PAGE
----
Thanks for the great article. I was at the summit too, my first experience of this sort of thing as I am new to this world, and it was a great experience. I'd like to pick up on a few points though:
>>”First, if a LITTLE CPU is able to provide sufficient performance, it provides better energy efficiency, at least in cases where race to idle is inappropriate.”
I found this slightly misleading. Static leakage is also lower in the small cluster than in the big one, so even in race to idle cases, if LITTLE CPUs can supply adequate performance you’d in theory be better off using them. The balance here would be the states of other devices that are active during the use case, and the power states that can be entered. So if the super speed of the bigs is such that when you race to idle you turn lots of stuff off for a longer period of time than you would have if using the LITTLES (where your idle time would be less) then indeed you’d be better off in the big cores. But for situations where you are going to idle for significant periods of times (so LITTLES can still access aggressive retention modes) then due the lower static leakage you would always be better off on the LITTLES.
>>”Coordinating user applications based on hotplug events. (However, there is no known embedded or mobile use of this feature, so if you need it, please let us know. Otherwise it will likely go away.)”
Actually I raised this point at the summit. The reason I did is because I know of at least one system (Qt and in particular QtConcurrent) which creates thread pools as a multiple (in this case 1-1) of the amount of logical CPUs available. I believe Qt uses sysconf(_SC_NPROCESSORS_ONLN) when creating the thread pool, and that this would return the number of processors (or hyperthread sets) currently on line. I imagine there are other libraries which provide threadpool abstractions again based on the number of cores, but admit I have real knowledge here.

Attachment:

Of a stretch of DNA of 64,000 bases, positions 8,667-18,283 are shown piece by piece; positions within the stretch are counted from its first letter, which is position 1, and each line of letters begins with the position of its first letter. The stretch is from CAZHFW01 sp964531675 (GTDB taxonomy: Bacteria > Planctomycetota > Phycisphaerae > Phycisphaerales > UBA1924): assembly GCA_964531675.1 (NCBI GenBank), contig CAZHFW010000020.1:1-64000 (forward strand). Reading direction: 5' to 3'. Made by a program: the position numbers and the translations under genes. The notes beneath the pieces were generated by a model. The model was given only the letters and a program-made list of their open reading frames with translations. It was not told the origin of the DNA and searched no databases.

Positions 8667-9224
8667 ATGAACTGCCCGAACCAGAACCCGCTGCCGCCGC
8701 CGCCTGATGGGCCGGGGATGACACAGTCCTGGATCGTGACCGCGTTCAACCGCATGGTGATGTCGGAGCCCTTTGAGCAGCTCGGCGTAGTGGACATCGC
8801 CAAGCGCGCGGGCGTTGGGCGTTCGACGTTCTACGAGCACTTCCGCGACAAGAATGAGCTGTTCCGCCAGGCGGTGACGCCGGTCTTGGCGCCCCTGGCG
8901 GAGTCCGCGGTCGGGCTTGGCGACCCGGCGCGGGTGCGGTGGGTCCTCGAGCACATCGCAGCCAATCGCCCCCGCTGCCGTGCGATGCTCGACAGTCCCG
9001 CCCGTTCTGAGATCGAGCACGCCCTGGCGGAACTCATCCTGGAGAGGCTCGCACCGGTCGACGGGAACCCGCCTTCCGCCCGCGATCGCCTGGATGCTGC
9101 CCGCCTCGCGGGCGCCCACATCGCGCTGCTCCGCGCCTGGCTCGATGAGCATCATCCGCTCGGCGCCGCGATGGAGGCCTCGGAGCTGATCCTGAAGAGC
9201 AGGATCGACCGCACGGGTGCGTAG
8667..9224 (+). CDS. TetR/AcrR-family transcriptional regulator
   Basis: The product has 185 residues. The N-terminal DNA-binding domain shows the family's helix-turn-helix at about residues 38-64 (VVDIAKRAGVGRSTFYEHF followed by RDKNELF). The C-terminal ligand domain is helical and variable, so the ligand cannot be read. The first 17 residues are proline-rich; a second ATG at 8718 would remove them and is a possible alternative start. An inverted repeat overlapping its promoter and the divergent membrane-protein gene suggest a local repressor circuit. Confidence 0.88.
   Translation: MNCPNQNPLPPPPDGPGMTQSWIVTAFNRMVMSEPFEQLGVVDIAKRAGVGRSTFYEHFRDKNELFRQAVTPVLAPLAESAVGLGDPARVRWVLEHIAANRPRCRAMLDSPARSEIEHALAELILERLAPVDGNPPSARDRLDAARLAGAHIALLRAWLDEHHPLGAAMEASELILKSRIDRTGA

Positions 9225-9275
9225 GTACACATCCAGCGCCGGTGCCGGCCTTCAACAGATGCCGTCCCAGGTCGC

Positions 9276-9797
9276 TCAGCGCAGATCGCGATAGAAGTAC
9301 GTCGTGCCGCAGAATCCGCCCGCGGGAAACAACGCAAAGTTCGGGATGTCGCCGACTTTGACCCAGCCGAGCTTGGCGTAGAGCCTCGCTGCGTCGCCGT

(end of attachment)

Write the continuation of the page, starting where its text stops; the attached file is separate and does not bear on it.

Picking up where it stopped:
So what I was actually worrying about was: what happens? And what should happen? I can imagine people in future coming up with requirements around wanting to know when the number of CPUs changes to scale up/down their thread pools. I think in theory it’s not really justifiable to have too much of a communication when scaling down. If performance monitoring code decides we are under using the CPU resources and to scale down, then clearly the threadpool is not using the cores too much so who cares. However if you were bringing more CPUs online and the threadpool is a big contributor to load, and has a 1-1 matching with number of CPUs, then growing the pool could make sense. Anyways it’s food for thought.
>>”Wakeups can be delayed so that they do not arrive at the kthread until after the corresponding CPU has gone offline.”
Did I misunderstand or should that have read “CPU has come online”? I have probably misunderstood, but I thought that the idea is to postpone the wakeups until the CPUs for the targeted kthreads area available once again. I profess no knowledge here...
There are some other notions of RACE to idle vs DVFS that are very focussed on schedule. But in reality device usage is going to be a key parameter in making that decision. I think more so than information that can be deduced from schedule. You allude to this in Quiz1. The classic example is mp3. You have a use case where CPU utilisation is low, periodic and bursty, and assuming good size buffers, gives you good idle time between bursts, however because you are using that audio hw/codec hw you cannot actually go into a very deep low power mode. So you are better off using DVFS rather than race to idle. A system that can represent available modes, given current device usage and latency constraints would be very useful here.